The Hornlog Proof Procedure

  • Stan Raatz
Part of the Progress in Computer Science and Applied Logic book series (PCS, volume 10)


In this chapter we develop the Hornlog proof procedure. The method, which is inspired by Herbrand’s theorem, incrementally builds a graph in a way that encodes a first-order quantifier-free formula, and then checks for unsatisfiability of this formula using a linear-time algorithm [14]. The low polynomial complexity is important, since all computational logic methods can be understood as instances of Herbrand’s reduction of the provability (and therefore unsatisfiability) of first-order formula A to the provability of a set of ground instances of A. If the test for provability in the ground case is expensive, there is little likelihood that an efficient implementation of the method exists. If the check for unsatisfiability fails, the graph is rewritten by choosing a node and expanding it, and the expanded graph is again checked for unsatisfiability. The process terminates if the graph is shown to be unsatisfiable, or if it can no longer be expanded, in which case the query formula is shown to be refutable. The process may also enter into a non-terminating sequence of expansion steps. The algorithm that checks for unsatisfiability is not a resolution method, and has the property that the truth of each node is checked at most once.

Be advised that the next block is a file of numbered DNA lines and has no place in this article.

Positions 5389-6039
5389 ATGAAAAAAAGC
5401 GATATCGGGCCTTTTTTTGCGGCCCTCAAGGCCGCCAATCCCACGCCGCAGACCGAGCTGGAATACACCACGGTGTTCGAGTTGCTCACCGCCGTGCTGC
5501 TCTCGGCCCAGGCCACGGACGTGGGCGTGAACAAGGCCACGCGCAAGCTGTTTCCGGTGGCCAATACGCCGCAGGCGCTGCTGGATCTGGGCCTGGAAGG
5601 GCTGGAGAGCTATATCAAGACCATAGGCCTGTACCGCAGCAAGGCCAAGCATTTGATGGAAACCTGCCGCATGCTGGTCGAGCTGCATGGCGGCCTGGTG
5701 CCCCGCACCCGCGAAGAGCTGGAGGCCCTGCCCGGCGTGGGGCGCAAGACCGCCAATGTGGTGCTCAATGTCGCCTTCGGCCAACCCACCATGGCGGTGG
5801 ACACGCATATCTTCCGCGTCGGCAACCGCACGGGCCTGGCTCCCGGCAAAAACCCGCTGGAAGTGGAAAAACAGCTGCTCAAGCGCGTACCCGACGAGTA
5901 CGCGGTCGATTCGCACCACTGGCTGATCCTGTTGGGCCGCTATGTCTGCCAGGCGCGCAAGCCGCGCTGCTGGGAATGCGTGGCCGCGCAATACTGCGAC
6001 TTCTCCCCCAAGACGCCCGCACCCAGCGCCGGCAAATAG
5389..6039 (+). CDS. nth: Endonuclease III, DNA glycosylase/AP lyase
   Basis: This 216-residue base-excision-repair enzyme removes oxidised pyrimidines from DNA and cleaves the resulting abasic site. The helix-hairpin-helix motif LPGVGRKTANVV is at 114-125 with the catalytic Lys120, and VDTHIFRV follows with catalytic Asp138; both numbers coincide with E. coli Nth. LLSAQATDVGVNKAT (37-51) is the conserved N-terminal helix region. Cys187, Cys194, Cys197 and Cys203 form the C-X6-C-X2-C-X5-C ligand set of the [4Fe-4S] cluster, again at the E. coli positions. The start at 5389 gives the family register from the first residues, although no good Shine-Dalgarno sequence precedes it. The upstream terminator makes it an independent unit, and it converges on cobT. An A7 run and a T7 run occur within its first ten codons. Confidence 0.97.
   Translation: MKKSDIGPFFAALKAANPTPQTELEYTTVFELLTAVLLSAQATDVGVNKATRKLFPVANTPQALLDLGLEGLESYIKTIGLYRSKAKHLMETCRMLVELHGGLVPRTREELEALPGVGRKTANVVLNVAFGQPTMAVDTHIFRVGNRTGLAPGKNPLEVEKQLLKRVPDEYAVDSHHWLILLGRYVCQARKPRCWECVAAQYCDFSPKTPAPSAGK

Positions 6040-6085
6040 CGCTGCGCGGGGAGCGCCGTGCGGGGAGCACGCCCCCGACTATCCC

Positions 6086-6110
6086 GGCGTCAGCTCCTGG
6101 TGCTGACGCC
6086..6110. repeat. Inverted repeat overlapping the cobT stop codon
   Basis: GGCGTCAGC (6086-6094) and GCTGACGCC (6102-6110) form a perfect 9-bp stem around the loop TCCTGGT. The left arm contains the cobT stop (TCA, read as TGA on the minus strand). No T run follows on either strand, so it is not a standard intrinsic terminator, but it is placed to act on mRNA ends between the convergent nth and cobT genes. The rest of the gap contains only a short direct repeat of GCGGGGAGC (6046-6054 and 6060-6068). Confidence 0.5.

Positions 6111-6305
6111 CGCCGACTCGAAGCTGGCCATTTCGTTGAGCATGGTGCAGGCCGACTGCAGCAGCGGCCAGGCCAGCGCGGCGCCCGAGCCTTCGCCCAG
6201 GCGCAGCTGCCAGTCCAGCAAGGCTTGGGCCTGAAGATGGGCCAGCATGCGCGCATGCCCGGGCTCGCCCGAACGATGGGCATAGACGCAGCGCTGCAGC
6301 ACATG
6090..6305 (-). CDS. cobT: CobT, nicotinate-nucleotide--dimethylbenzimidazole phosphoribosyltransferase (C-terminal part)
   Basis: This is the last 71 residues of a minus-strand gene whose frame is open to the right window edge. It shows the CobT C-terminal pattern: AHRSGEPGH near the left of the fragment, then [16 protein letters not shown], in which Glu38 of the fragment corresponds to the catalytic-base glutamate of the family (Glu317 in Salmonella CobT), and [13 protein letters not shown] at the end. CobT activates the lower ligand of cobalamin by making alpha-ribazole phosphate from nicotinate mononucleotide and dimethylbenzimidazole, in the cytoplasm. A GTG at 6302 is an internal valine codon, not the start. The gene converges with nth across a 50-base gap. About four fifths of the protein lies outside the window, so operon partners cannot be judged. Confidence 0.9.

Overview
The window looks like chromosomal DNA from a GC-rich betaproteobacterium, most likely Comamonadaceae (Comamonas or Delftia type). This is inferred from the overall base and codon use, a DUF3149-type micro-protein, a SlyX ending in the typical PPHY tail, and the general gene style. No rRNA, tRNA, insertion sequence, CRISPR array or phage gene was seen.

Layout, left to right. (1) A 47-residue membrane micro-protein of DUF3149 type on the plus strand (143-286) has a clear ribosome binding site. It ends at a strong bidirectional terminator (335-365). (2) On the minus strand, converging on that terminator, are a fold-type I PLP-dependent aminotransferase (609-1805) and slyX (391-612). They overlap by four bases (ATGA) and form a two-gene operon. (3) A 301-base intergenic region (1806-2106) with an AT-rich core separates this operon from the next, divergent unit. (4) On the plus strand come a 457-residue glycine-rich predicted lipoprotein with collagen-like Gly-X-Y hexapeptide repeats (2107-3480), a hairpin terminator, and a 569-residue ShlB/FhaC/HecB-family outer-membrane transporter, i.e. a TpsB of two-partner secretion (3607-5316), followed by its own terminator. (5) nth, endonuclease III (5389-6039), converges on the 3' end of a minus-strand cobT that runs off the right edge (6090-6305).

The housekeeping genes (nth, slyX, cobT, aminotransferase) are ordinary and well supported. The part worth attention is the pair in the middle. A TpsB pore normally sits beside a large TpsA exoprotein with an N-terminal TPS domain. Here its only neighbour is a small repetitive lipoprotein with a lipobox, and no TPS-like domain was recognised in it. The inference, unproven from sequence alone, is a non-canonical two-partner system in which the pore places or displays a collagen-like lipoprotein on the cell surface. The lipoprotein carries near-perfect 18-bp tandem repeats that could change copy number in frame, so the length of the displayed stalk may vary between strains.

Logic Program Atomic Formula Horn Clause Attribute Grammar Mature Node 
These keywords were added by machine and not by the authors. This process is experimental and the keywords may be updated as the learning algorithm improves.


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Copyright information

© Springer Science+Business Media New York 1990

Authors and Affiliations

  • Stan Raatz
    • 1
  1. 1.Department of Computer ScienceRutgers UniversityNew BrunswickUSA

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